When he was just a boy growing up in Italy, Mario Trimoglie said his father told him that in America, dreams could come true.
And at 14, Trimoglie took that advice with him as his family emigrated to Queens from Italy in the early 1960s.
Even though he stopped attending school in the fifth-grade to help his family pay the bills, Trimoglie taught himself to read and write with the dream of one day becoming a professional author. Nearly 50 years later, the now 63-year-old Trimoglie lives in a humble Flushing home with three published books and at least another three in the works.
“Against all odds, my dream came true,” said Trimoglie, a retired Metropolitan Transportation Authority bus driver. “This kind of story can only happen in America.”
Over the last 20 years, Trimoglie would drive his city bus throughout Queens and along Bell Boulevard in Bayside, relieving the daily stress of the job by dreaming up stories. The more he worked, the more stories he would create, until he eventually started jotting them down.
Trimoglie has had three children’s books published, including one entitled “The Story of Ocos: King of the Sky, Master of the Water,” which focuses on Ocos the duck, who wishes he were an eagle. What seems to be a simple and friendly story on the surface, Trimoglie said, actually encapsulates a deeper message of courage, love and bravery.
“Like Ocos, we are who we are,” Trimoglie said. “We can all be heroes.”
Trimoglie’s books are now available at Barnes & Noble and on amazon.com, where more than half of his profits are donated to both the St. Jude’s Hospital for Children and UNICEF to benefit children in need.
But getting to that point of seeing his work published was a long and testing road, Trimoglie said. After teaching himself to read and write, Trimoglie would create several drafts of his work and revise them with help from an English tutor. He then researched hundreds of children’s book publishers and mailed his work out to many of them, sometimes as many as 30 at a time — mostly to no avail.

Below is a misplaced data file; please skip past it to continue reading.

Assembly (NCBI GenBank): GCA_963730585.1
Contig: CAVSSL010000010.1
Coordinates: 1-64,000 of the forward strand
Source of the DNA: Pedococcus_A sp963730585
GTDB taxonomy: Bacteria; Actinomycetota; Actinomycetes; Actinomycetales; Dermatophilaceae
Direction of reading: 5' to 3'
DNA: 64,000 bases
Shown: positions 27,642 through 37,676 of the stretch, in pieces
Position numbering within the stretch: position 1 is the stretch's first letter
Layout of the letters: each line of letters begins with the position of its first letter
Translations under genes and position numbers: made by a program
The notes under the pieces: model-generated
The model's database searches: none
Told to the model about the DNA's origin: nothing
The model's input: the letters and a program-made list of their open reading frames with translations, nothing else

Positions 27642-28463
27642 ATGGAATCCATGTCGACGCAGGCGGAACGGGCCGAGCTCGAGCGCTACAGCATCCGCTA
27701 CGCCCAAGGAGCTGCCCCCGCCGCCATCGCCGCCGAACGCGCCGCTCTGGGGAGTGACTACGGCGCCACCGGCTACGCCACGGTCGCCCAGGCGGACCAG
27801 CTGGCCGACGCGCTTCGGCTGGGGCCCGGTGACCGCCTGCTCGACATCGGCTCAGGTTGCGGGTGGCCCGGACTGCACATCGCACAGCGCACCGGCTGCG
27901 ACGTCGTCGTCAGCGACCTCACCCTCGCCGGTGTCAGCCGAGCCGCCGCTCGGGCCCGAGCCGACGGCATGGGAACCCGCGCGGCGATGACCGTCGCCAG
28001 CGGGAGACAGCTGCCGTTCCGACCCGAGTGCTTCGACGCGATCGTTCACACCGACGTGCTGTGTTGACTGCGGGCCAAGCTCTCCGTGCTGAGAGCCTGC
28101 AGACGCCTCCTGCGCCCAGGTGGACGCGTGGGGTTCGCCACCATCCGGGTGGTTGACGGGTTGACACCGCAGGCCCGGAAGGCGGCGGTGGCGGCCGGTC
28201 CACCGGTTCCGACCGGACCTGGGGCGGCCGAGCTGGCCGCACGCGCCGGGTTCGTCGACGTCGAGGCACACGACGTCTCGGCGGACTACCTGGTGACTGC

But with patience and persistence, Trimoglie said his dreams had come true, and he wanted the world to know.
“People do not dream enough today. They wish,” Trimoglie said. “No wishes come true without magic. But dreams do come true. Martin Luther King Jr. never said, ‘I have a wish.’”
Looking forward, Trimoglie said he still had one more dream he would like to see come to fruition: a game show he has created and started pitching to major networks in which the contestants are viewers watching at home, who call in by telephone.
The author also said he would continue writing and working to act as an example to any naysayers who — amid a heated political election cycle as the country prepares to decide its next president — might have doubts about America’s opportunity.
“America has never changed. People have changed,” Trimoglie said. “People have risked their lives to come here, and still do. America still offers you your dreams as long as you do not give up on them.”
Reach reporter Phil Corso by e-mail at email@example.com or by phone at 718-260-4573.
©2012 Community News Group
By submitting this comment, you agree to the following terms:
You agree that you, and not TimesLedger.com or its affiliates, are fully responsible for the content that you post. You agree not to post any abusive, obscene, vulgar, slanderous, hateful, threatening or sexually-oriented material or any material that may violate applicable law; doing so may lead to the removal of your post and to your being permanently banned from posting to the site. You grant to TimesLedger.com the royalty-free, irrevocable, perpetual and fully sublicensable license to use, reproduce, modify, adapt, publish, translate, create derivative works from, distribute, perform and display such content in whole or in part world-wide and to incorporate it in other works in any form, media or technology now known or later developed.